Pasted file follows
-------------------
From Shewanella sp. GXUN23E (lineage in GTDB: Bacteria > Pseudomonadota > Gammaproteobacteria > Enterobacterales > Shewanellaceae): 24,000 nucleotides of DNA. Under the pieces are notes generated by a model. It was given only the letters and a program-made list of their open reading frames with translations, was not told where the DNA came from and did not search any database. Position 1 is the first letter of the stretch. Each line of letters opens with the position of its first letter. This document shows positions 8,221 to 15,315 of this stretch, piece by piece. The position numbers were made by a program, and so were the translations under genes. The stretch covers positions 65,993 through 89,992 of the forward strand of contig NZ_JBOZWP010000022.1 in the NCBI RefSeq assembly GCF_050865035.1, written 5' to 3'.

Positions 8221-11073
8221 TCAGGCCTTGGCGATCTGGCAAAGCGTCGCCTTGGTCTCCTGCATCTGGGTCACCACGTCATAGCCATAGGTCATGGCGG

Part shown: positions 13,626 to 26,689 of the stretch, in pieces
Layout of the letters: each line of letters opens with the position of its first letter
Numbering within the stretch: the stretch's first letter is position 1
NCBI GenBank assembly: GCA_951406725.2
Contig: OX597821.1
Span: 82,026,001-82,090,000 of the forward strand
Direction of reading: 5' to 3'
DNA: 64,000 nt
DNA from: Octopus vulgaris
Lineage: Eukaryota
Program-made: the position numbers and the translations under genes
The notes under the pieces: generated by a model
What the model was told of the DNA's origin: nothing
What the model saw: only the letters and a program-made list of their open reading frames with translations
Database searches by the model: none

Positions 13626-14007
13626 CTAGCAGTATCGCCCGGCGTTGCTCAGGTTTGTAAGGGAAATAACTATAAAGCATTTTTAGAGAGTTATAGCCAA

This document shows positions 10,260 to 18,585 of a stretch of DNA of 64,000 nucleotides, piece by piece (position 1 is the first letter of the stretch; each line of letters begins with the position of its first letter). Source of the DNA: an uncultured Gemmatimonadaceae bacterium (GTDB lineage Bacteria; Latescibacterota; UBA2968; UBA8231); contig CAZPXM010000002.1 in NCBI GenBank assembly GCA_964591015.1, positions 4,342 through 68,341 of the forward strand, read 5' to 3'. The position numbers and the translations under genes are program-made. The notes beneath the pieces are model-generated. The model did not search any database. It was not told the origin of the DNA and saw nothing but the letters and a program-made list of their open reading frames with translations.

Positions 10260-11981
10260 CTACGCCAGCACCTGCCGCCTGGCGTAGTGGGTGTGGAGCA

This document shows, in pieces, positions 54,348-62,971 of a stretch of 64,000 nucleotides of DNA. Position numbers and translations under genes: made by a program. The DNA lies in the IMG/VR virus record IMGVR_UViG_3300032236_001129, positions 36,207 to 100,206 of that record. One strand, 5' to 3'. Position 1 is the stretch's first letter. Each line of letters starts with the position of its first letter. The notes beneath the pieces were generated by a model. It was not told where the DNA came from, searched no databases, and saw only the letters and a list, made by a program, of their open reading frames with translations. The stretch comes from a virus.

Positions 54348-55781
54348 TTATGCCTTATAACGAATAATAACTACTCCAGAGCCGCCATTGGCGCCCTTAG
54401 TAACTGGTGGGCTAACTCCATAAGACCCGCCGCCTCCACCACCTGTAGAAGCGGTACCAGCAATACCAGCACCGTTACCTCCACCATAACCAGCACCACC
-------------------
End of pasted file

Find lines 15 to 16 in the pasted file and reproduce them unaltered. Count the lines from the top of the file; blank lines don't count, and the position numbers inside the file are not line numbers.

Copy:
The notes under the pieces: generated by a model
What the model was told of the DNA's origin: nothing